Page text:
Coal Port Idea Inches On As Opponents Pile Up
The little-known Community Impact Board usually spends its meetings considering funding requests for rural Utah projects like a new justice center in Grantsville or improvements at Grand County’s airport.
But ever since four coal counties requested $53 million dollars to invest in the Oakland, California, port last year, the board has been venturing into controversial, new territory. That explains the new due-diligence checklist the board’s now considering. Keith Heaton is the board’s president.
“Before we spent that type of money, as good stewards of the fund,” he says, “we would want to have an expert look at some of the details of this and make sure that it is a sound investment – not only for the applicant but for the community impact fund and the people of Utah.”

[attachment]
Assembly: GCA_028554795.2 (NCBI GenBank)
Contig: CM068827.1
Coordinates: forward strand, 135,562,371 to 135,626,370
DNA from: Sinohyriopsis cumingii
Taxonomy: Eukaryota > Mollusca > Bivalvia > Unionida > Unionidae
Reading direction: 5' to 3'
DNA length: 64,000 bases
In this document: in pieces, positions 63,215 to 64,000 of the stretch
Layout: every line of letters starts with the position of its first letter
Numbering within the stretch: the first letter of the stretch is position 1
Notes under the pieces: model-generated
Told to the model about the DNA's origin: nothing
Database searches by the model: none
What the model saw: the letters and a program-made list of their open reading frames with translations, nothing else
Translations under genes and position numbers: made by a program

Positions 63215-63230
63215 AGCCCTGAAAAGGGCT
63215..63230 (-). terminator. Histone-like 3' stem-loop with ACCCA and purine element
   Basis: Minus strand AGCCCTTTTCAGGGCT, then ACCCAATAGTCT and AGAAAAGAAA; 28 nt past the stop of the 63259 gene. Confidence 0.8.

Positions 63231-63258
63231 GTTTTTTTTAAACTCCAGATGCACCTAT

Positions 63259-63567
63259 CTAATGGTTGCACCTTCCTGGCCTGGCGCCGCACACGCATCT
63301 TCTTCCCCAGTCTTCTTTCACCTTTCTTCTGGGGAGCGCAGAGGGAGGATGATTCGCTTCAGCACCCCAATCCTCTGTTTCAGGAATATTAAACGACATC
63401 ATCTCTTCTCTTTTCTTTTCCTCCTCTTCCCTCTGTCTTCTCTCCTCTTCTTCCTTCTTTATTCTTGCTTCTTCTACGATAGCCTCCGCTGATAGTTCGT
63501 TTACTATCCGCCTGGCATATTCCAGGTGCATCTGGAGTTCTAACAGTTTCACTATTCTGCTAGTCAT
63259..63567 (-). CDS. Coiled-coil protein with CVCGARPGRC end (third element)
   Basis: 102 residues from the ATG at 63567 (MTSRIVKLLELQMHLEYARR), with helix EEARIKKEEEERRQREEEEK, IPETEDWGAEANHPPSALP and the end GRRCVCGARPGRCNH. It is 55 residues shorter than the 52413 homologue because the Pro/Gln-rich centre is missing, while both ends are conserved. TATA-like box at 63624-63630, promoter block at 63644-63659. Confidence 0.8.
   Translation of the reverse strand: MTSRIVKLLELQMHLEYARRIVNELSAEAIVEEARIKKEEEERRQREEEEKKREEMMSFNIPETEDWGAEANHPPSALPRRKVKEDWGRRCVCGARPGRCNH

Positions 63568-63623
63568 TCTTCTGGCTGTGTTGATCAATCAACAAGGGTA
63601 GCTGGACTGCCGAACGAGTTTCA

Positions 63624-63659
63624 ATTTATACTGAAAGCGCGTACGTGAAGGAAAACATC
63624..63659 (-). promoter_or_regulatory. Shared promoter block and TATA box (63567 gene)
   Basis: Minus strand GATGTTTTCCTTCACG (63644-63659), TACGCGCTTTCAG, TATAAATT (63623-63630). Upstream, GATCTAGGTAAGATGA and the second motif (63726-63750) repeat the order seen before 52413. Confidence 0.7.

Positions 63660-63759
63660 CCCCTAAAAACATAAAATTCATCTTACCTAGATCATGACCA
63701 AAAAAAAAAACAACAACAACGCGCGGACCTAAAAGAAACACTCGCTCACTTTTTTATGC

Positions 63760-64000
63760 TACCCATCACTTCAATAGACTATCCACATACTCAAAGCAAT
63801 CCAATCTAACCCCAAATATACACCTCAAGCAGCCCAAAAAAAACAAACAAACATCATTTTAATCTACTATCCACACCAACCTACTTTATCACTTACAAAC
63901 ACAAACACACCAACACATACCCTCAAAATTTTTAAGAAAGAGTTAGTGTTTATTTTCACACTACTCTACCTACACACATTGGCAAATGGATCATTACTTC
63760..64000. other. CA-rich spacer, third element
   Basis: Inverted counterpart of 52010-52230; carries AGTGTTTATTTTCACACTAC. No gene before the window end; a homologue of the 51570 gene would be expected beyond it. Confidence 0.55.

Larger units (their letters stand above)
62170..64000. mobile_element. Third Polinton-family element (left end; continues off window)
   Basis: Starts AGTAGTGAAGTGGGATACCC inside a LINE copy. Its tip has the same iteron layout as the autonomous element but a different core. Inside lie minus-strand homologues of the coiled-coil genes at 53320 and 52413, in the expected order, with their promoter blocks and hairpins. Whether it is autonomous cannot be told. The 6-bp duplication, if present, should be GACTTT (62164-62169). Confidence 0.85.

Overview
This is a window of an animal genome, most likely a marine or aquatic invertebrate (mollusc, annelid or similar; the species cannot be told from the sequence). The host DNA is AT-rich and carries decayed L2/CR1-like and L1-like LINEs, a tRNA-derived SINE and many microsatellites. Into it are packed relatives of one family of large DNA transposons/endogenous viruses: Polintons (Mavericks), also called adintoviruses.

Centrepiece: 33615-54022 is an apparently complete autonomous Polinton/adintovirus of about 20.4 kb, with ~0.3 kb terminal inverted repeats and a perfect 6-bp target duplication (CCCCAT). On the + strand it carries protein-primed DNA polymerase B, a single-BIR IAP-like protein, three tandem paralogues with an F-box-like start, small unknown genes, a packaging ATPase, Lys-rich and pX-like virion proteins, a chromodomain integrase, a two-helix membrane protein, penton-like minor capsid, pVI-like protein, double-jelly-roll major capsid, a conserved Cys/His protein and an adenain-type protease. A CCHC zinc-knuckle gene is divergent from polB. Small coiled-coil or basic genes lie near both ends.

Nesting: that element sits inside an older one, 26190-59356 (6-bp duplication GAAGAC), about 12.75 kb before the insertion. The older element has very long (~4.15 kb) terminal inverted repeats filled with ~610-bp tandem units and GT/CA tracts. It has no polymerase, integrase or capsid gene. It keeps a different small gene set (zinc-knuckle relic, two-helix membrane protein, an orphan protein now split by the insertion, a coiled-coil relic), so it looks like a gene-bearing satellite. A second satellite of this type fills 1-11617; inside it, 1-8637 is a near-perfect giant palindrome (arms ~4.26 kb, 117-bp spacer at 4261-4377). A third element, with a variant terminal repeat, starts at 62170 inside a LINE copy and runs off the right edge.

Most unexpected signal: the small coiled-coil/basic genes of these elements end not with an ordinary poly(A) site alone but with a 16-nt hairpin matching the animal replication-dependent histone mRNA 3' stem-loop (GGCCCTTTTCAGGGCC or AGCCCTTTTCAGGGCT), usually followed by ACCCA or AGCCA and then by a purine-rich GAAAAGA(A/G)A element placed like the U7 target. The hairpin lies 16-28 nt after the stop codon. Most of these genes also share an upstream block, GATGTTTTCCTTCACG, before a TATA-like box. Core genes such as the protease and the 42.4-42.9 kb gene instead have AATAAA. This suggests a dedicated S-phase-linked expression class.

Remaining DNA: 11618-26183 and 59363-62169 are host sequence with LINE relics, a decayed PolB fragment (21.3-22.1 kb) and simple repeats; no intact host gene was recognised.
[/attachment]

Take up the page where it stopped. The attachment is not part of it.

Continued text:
Heaton’s board still hasn’t received that funding application and it hasn’t hired a consultant yet. But environmentalists are challenging the plan after the Oakland California City Council voted to block coal shipments through their port.
Environmentalists have sent a letter with five pages of detailed questions about the port investment. They’ve also called for a federal investigation into the legality of the coal-port plan.
“I think the bottom line is that there’s still a huge question mark over the future viability of this coal terminal,” says Michael Shea, policy director for HEAL Utah. “And I think there’s also a question mark about the legality of this money being allocated the way it has.”
Shea said ordinary impact board projects are also at risk because of the funding committed to the coal-port plan.